Yes folks, after a brief hiatus (our winter finale was on December 29th…heh), we bring you the new season of PAUL’S HORROR FLIX! What’s changed this time around? Well, how about a weekly column (every Wednesday) where you get not one, but TWO horror reviews every week! Check in every Wednesday for your weekly dose of horror goodness!
Today’s contenders? Demonic Toys 2, the newest film from Full Moon Studios and the sequel to the original cult classic from the 90’s (with Tracy Scoggins), and Road to L, a mysterious, very hard to find Lovecraftian movie that’s garnered critical acclaim from other sites.
Reviews after the jump!
Demonic Toys 2
I do love Full Moon Studios films, but I’ll be the first to admit that, for every diamond in the rough they put out, there’s a piece of crap. I loved Gingerdead Man, but the sequel was crap. Skull Heads (review) was good, but Evil Bong 1 & 2 were pretty stupid. I recently re-watched the original Demonic Toys, made during the prime of Full Moon Studios, when the films were in a shared universe (Dollman vs. Demonic Toys) and movies were coming out, at least, once every other month. It was kind of the golden age of Full Moon, and the start of a lot of careers.
The original Demonic Toys had Tracy Scoggins as a cop who came across a warehouse where these evil toys were trying to unleash monsters from hell. It was silly, of course, but a lot of fun, and never boring. The same, unfortunately, can’t be said of the sequel. I’m not sure if it’s an attempt to “explore the characters,” or just lack of budget, but Demonic Toys 2 suffers from the same flaws as many recent Full Moon movies – it’s really slow. Not terribly much happens for a good portion of the film’s running time (considering the film is only 70 minutes long or so) and, when stuff finally does happen, it’s limited to the three toys you see on the cover. Gone are some of the memorable faces from the original, including lead Scoggins, and the giant killer teddy bear.
Demonic Toys 2 begins when a collector (who’s character was apparently in another Full Moon film, Hideous!) hears word of an ancient toy found in an old Italian castle. He brings his fiance, son-in-law, a psychic, and his assistant to the castle, where they are met by a couple of historians. They bring the other Demonic Toys with them – why they take them out of the car to begin with is not entirely clear, since the intention was just to stay long enough to get the toy and leave. Well, the evil of the castle awakens not only the original toys (the two that remain, anyway), but the new figure, a little demon guy who pretty much just looks at things and laughs.
The toys do end up killing a couple of people, but the deaths are actually not very well done, sadly, and incorporate too much CG to be believable. It’s funny how, for the most part, practical effects were used to bring the puppets to life, but blood has to be done by computer. Anyway, once again, stuff hits the fan and the film is over before you know it, without any sufficient explanation or a satisfying ending.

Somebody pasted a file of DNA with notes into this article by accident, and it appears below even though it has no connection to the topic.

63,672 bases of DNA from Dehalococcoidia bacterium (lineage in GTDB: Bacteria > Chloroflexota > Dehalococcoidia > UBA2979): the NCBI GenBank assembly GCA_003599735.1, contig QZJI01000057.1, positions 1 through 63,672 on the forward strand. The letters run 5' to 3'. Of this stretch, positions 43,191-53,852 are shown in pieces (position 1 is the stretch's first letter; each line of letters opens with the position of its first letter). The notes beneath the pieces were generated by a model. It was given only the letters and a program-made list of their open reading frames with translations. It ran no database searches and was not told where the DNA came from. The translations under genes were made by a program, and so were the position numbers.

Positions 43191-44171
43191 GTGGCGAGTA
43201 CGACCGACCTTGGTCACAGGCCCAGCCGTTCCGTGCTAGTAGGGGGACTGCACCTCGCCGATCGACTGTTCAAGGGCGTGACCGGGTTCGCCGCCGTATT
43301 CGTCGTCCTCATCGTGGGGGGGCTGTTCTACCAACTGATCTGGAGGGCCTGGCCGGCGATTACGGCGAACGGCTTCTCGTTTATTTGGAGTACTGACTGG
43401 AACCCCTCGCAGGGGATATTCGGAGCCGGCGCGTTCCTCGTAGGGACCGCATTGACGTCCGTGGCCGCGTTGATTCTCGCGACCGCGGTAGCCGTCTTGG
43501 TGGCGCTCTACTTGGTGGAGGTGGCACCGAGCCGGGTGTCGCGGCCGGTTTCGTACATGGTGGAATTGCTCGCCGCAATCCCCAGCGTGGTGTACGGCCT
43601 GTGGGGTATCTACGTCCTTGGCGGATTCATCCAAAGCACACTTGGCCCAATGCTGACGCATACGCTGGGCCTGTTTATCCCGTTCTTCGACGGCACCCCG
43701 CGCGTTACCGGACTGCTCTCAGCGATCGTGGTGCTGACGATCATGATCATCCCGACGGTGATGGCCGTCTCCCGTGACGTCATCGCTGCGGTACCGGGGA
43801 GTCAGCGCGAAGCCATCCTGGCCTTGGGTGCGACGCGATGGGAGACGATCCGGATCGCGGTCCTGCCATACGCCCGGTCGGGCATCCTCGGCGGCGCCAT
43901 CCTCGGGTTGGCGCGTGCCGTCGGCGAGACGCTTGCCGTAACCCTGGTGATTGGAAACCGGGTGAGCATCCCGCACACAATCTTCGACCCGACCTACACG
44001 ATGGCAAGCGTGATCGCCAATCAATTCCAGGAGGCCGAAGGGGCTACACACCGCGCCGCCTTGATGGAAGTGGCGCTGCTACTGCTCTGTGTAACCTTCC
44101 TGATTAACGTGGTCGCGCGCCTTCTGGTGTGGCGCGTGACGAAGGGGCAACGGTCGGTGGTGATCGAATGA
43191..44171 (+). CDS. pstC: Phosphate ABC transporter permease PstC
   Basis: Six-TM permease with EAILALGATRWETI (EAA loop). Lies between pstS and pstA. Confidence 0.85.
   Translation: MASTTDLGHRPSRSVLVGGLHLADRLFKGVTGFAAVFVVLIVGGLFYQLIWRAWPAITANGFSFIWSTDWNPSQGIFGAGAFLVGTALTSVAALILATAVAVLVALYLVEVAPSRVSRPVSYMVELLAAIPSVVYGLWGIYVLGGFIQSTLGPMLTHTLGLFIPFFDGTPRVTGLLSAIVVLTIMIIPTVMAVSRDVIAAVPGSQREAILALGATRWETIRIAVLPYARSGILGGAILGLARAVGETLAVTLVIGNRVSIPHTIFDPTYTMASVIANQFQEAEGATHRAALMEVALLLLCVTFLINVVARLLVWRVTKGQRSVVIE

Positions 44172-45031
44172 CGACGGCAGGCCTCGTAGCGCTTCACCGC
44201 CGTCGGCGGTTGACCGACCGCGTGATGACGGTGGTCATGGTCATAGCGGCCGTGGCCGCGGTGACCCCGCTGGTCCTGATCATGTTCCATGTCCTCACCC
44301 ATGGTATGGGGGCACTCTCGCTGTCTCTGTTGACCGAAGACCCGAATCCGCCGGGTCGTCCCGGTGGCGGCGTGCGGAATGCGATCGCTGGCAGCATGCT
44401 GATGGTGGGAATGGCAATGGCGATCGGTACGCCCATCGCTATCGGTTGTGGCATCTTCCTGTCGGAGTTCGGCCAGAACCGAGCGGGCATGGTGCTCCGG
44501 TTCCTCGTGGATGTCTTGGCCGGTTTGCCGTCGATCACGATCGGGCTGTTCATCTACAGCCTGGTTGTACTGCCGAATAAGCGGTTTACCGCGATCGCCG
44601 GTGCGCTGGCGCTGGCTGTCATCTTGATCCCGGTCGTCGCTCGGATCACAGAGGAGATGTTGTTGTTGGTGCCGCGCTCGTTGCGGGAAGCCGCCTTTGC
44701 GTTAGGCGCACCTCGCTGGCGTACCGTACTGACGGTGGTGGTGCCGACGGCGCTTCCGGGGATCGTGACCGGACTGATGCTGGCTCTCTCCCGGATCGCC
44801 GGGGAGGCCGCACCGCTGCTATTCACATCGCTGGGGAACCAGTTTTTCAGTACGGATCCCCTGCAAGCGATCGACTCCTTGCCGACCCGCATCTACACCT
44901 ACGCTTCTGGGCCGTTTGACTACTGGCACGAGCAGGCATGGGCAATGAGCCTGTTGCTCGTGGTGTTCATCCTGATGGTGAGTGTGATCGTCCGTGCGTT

I’ve really been looking forward to Demonic Toys 2, and, despite my harshness, there were enjoyable moments – I just wish the film had been filled with more fun and horror than people roaming a castle and talking.
Road to L.
Ah…Road to L. Finally, we meet. Ever since reading Dread Central’s review of this movie, I’ve been curious to see it. I’ve searched far and wide for a copy that wasn’t going to cost me an arm and a leg. Finally, I was able to obtain a copy of the film recently, and I popped it in the same night. Getting a copy of the film almost seemed to be an adventure in it’s own, reminding me of those “lost film” movies I’d seen, like Cigarette Burns or The Hills Run Red. Was the movie really as good as everyone said it was? Why was it so hard to find? Would it traumatize me, and shake me to my core?
Well, I believe my experience with this film could best be summed up by the words of my wife. “This film is pissing me off.”
I’m all for a Blair Witch-style horror movie – the type of slow burn that had an ending that’s terrifying, even without you having to see the monster you’ve been waiting to see. I don’t mind a film that takes a while to get going. What I do mind is a film that feels like it’s going nowhere.
Road to L. has some great ideas, and even some decent scenes, that are diminished by the fact that it’s just not done well. Is this a found footage film? By not saying one way or the other (in fact, the narration of the film gives the impression everyone is going to be okay), you cement the film as fiction, while all the while trying to make it seem like it’s a documentary. A group of filmmakers comes across proof that HP Lovecraft, despite being a horrible Xenophobe, may have actually gone to Italy, and come across the city that inspired some of his works. They retrace his steps to discover if there’s truth behind his myths.
The actual elements they find are very chilling (and surprisingly well done) – the fish people, the Cthulu-like grafitti and, most impactful, the creepy abandoned village that has music playing from behind its boarded windows. The problem is that everything inbetween the scares is wholly uninteresting. The group is entirely unlikable, and the acting isn’t terribly great. Some of the scares lose their impact by shoddy acting and camera work – we don’t need to see things, but these people aren’t a couple with a stationary camera set up in their bedroom – they’re documentary filmmakers. They should be able to hold a damn camera.
And again, most of the impact is lost by having a predictable and unsatisfying ending, and the hint that everyone makes it out alive, despite attempts to convince us to the contrary. Unfortunately, the Road to L is not worth taking, and I’m kinda pissed because I spent years looking for it! Oh well.